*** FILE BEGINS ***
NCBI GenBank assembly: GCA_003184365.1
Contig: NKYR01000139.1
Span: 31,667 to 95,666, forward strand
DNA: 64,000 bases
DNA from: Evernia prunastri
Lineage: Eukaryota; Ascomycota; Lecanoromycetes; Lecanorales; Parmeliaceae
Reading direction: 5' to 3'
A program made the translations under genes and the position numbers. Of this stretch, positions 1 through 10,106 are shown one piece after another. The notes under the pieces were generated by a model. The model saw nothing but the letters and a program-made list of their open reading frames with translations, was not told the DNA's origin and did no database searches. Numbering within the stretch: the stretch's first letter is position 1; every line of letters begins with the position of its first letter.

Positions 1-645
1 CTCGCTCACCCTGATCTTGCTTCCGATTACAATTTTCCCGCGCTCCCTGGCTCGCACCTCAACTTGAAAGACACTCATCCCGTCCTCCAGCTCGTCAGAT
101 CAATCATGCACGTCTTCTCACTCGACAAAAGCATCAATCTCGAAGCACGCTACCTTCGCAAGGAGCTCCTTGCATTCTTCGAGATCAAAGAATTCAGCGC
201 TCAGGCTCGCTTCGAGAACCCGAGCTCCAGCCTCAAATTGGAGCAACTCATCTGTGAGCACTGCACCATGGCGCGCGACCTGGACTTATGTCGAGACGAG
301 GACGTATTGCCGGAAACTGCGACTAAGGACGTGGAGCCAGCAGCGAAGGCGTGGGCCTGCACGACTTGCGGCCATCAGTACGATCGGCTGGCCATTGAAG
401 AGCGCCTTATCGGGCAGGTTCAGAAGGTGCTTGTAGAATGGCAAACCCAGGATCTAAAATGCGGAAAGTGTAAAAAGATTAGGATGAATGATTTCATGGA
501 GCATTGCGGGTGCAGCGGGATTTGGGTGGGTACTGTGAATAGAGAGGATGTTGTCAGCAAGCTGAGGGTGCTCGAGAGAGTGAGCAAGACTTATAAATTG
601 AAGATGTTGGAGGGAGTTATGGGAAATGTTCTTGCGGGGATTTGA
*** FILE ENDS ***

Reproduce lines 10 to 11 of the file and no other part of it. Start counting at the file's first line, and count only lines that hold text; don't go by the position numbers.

1 CTCGCTCACCCTGATCTTGCTTCCGATTACAATTTTCCCGCGCTCCCTGGCTCGCACCTCAACTTGAAAGACACTCATCCCGTCCTCCAGCTCGTCAGAT
101 CAATCATGCACGTCTTCTCACTCGACAAAAGCATCAATCTCGAAGCACGCTACCTTCGCAAGGAGCTCCTTGCATTCTTCGAGATCAAAGAATTCAGCGC